The modern idea of monotheism did not therefore suddenly appear in the Bible. It was imposed gradually, after several reforms which were not accepted by the populations for some time. “When the Ancients speak of the only God, they have quite a different conception from our idea of monotheism, which implies that there is one god alone, and which was developed primarily by the Enlightenment in the XVIIIth century. The authors of Deuteronomy in no way deny the existence of other gods; they do not try to demonstrate that there aren’t any. They believe that if Yahweh chose Israel to be his people, then they must not run around after the other gods of neighbouring countries. What the law demands in Deuteronomy is to worship one single divinity, Yahweh, in one single place, Jerusalem”.

“Furthermore, the Bible does not speak of the ‘only’ God, it talks about ‘God 1’,” specifies Thomas Römer. In order to understand what is being said, it is necessary to explain that at the time, the two neighbouring kingdoms of Judea (in the South) and Israel (in the North) worshipped the same god, but not in the same way. Inscriptions have been found, some written in honour of “Yahweh of Samaria” and others thanking “Yahweh of Teman”. So, when the authors of Deuteronomy write that there is “1” Yahweh, they mean that the only, the true Yahweh is that of Jerusalem. And that all the other Yahwehs, of Samaria, of Teman, of Dan, of Bethel, etc. are declared unlawful”.

Not content with excluding the other Yahwehs, King Josiah (living between 640 and 609 BC) and his public servants who concocted this religious reform also decided to prohibit the worship of Asherah. The authors of the second book of Kings tell in detail how King Josiah “brought out the Aserah image from the temple of Yahweh outside of Jerusalem to the Wadi of the Kidron and burnt it there; then he pulverised it to dust and threw its dust upon the tombs of the children of the people. (2 Kings 23:6).

Excluded women

Of course, this prohibition on the worship of the goddess was not adhered to from one day to the next. And the Bible bears witness to there being some resistance. But in the end, this more radical vision of monotheism was finally imposed, and the polytheist origins of Yahweh were forgotten. As was Asherah, who was chased from the temple.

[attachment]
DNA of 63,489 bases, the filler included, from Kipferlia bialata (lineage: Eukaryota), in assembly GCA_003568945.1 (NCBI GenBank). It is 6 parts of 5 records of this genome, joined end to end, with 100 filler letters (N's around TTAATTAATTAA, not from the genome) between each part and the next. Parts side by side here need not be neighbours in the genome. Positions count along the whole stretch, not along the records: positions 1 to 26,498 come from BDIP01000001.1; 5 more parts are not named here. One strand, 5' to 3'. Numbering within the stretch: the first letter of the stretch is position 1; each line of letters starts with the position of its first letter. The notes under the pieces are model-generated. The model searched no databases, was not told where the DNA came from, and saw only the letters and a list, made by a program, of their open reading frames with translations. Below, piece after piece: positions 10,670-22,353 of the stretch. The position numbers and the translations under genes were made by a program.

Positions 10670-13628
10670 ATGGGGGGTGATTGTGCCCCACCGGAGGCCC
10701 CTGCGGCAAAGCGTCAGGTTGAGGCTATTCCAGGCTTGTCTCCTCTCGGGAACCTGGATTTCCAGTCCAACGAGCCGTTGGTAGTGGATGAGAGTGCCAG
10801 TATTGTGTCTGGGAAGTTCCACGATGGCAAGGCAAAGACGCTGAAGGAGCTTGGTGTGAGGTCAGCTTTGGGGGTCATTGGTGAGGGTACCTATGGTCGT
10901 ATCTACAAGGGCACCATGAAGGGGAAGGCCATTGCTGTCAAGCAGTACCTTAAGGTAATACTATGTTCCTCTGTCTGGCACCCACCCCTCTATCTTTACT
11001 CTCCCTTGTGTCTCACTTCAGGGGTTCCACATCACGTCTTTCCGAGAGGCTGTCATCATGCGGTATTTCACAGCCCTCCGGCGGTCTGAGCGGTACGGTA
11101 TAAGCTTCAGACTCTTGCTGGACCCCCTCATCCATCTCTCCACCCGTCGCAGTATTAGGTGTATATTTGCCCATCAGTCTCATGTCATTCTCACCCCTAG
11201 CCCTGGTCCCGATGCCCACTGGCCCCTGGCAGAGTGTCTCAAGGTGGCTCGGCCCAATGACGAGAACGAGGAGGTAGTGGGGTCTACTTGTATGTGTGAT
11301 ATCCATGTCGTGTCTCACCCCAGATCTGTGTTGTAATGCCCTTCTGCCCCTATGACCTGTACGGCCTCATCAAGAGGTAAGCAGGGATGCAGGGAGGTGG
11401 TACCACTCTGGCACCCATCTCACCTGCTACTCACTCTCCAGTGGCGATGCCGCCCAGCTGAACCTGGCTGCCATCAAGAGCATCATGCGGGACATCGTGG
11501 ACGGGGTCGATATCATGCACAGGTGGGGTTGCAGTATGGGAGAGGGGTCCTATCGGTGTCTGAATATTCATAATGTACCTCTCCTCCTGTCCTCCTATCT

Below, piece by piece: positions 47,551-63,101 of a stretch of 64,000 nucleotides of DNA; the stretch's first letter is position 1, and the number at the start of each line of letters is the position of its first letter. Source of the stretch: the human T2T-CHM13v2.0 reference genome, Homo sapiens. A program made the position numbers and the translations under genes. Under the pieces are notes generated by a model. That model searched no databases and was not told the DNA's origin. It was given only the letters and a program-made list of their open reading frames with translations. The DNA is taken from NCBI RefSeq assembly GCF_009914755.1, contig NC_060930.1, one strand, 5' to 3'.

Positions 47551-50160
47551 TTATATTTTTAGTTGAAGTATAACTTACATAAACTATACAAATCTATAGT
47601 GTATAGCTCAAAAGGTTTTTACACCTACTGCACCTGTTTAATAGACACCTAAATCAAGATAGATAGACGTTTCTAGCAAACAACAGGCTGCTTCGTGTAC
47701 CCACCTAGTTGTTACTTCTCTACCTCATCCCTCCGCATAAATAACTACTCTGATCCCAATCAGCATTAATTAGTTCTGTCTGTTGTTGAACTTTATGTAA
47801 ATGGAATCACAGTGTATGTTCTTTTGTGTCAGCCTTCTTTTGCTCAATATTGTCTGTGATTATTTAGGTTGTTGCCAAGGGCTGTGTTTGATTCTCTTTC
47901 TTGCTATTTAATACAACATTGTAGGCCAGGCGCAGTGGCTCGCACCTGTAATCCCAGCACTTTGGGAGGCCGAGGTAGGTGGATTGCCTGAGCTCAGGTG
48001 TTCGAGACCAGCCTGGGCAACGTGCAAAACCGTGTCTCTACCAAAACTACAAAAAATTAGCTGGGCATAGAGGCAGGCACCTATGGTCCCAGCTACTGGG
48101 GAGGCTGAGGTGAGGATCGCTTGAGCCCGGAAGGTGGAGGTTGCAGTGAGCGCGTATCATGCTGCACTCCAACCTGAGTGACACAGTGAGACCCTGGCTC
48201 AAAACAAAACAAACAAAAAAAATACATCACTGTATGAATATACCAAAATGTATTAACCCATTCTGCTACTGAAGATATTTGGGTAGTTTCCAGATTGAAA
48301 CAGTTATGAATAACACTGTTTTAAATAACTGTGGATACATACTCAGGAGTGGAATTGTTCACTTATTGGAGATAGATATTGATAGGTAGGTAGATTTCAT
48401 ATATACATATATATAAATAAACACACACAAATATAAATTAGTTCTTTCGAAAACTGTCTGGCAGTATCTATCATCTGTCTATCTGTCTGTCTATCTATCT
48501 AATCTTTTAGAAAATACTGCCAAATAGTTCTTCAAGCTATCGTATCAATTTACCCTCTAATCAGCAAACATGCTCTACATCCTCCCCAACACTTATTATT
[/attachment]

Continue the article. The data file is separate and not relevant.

Seen from a XXIst century perspective, this eviction of the goddess in fact gives the impression that the decision-makers of the time of King Josiah forbade the religion that was practised by women to impose their creed. “There is clearly an assumption of power by the male clergy,” confirms Thomas Römer. And this religious reform had important and long-lasting consequences: if there is so little room for women in the three main monotheistic religions even today, it’s because the goddess was discarded at a certain moment.”

Chased out of the temple in the VIIth century BC, this companion of Yahweh’s nevertheless managed an unexpected return to grace thanks to Mary, mother of Baby Jesus. “That’s right,” smiles Thomas Römer. In the Middle Ages, Mary was called the Queen of Heaven. It is amusing to see that a name that was used in the Bible for a pagan goddess reappeared a thousand years later. It is rather like the resurgence of the repressed instinct. Joking aside, this return of a feminine element in the religions is very interesting. Because in popular piety, the Catholics’ Mary strongly resembles a goddess. People pray to her, she performs miracles, she aids fertility, she is very independent… In contrast, the female legacy is still a problem for Protestantism. To the extent that there are now theologists who are suggesting that Mary should be rediscovered, to attenuate the chauvinist aspects of Christianity. Attempts have been made to eliminate female influence from religion, but it keeps coming back.”

Learn more (in French)

  • La Bible, quelles histoires! Un livre d’entretiens avec Thomas Römer. Editions Bayard-Labor et Fides (2014)
  • L’invention de Dieu. Thomas Römer. Editions du Seuil (2014)